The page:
The Atomic Bomb in World War Two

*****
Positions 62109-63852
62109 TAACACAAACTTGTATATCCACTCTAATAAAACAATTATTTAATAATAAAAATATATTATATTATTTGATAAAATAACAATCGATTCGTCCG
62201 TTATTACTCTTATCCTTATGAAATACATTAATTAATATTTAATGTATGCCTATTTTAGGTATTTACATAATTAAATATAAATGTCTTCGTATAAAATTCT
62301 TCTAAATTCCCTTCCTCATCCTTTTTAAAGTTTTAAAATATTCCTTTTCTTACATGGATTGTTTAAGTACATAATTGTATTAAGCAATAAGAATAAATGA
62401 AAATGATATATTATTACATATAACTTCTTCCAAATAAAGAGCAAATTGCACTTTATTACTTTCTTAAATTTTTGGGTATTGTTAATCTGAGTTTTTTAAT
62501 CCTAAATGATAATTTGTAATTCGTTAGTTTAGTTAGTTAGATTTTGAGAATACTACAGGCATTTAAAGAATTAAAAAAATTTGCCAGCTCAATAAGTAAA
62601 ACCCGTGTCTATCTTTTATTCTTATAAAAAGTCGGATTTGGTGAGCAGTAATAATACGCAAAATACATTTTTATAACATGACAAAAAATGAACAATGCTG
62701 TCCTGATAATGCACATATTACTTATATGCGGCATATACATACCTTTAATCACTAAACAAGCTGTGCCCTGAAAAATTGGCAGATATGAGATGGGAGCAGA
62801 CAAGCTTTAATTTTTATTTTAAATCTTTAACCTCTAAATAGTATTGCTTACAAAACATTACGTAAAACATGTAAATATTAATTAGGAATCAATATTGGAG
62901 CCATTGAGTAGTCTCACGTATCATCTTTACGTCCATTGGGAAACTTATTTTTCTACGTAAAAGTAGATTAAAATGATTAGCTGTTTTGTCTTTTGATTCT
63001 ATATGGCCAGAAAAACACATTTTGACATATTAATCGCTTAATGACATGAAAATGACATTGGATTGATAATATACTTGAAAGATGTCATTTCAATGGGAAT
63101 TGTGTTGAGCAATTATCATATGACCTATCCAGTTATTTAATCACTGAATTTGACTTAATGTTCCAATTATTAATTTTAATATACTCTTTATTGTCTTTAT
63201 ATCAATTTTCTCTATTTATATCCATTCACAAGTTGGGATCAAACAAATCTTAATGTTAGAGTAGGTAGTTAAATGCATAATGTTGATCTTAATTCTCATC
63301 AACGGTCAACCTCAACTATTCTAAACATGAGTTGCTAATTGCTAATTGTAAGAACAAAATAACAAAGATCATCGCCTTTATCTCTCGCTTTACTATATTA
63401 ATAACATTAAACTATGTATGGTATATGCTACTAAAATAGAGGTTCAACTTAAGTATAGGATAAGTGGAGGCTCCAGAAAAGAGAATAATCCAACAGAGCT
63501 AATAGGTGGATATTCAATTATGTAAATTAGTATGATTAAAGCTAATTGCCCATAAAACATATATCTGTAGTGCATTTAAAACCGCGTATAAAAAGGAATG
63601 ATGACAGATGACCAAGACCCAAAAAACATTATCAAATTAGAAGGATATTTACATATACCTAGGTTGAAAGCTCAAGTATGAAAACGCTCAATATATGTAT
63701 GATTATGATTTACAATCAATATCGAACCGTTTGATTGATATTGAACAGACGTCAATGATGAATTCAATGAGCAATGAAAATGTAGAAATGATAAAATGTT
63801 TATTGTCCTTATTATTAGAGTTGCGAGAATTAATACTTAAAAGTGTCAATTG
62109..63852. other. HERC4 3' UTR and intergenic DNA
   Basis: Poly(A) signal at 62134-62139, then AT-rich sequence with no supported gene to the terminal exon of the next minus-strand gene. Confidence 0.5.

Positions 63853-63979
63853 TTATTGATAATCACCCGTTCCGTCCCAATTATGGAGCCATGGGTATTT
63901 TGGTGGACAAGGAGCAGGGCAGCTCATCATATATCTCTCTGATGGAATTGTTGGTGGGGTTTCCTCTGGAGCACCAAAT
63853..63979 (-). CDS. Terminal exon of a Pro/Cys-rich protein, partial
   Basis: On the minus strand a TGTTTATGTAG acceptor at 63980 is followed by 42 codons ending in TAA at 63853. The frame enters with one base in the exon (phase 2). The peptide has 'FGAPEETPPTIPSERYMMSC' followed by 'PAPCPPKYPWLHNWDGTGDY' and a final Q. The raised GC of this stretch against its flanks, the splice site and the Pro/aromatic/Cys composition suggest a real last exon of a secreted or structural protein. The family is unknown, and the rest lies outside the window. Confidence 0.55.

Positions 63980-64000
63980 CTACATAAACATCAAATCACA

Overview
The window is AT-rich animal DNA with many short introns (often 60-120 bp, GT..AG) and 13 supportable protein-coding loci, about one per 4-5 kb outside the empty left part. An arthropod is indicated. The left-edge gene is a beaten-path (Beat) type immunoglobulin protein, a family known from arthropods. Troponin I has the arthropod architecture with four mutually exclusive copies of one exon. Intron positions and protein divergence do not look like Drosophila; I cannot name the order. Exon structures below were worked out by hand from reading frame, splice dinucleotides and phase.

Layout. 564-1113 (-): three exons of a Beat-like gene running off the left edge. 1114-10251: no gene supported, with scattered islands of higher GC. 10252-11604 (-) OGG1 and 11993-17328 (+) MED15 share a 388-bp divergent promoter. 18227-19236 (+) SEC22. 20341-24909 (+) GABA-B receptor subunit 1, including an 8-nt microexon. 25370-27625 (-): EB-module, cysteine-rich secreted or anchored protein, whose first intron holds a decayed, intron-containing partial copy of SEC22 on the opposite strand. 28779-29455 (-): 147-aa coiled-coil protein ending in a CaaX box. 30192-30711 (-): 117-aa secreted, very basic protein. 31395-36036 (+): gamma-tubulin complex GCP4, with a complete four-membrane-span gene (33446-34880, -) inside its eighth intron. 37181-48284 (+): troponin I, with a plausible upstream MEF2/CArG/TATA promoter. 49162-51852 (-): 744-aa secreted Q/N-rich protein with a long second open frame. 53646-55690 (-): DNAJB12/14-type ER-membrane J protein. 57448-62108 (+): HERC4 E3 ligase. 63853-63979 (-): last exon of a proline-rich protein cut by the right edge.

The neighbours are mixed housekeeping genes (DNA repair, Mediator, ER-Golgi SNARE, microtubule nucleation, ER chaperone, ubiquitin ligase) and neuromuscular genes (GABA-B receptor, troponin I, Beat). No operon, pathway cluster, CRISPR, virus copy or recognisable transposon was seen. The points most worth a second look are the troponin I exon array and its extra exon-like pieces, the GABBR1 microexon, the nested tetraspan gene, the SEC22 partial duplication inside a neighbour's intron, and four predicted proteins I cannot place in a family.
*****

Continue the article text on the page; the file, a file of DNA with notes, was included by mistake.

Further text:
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The Atomic Bomb in World War Two In 1941 the Japanese attacked Pearl Harbor, the armed forces of the United States and her allies had been at war with Japan. The combined land, sea and air forces of the allied forces fought back against Japan, until only the Japanese homeland remained in Japanese control. On July 26,1941 President Truman issued the Potsdam Declaration,which called for Japan’s unconditional surrender and listed peace terms. The Japanese were warned of the consequences of continued resistance by the terms of the Potsdam Declaration, signed by President Truman, the Prime Minister of the United Kingdom with concurrence of Chang Kai-Shek, President of the National Government of China. When Japan rejected the ultimatum the Untied States unleashed the fury of the most powerful destructive force known to man the Atomic Bomb. The bombing of Hiroshima and Nagasaki was not necessary. Atomic science began many centuries ago with ancient philosophers and alchemists experimenting and probing into the nature and structure of matter. Science began emerging when Thales of Miletus, the Ioian Greek in (634-546 BC) described the power of attraction in electricity long before electricity was known. In (460-370 BC) a Greek philosopher named Demoncritus was called the “father of the atom”. Although he had no experimental evidence to support himself, Demoncritus argued that all matter must consist of a number of fundamental pieces. He called these pieces “atoms” from the Greek word “atomon” which means indivisible. In (79 BC), the Roman poet-philosopher Titus Lucretius developed atomic theory. After the fall of the Roman Empire and throughout the middle ages the theory of the atomic view of matter was almost lost. Then ... ... middle of paper ... ... demand the unconditional surrender. If we had offered Japan the same kind of peace treaty, which we gave her we could have had a negotiated peace. We could have communicated with Japan through regular diplomatic channels, and explained to the Japanese that we didn’t want to kill anybody and demonstrated the effects of the bomb. I am positive that if the Japanese and the rest of the world would have witness a nuclear test we wouldn’t have killed hundreds of thousands of people. Bibliography: Garner R. J (1972) Transfer of Radioactive Material from the Terrestrial Environment to Animal and Man. OH: CRC Press Lindee Susan M. (1994) Suffering Made Real Chicago: Chicago Press Fowler Eric B (1965) Radioactive Fallout Soils, Plants, Food and Man NY: Elsevier

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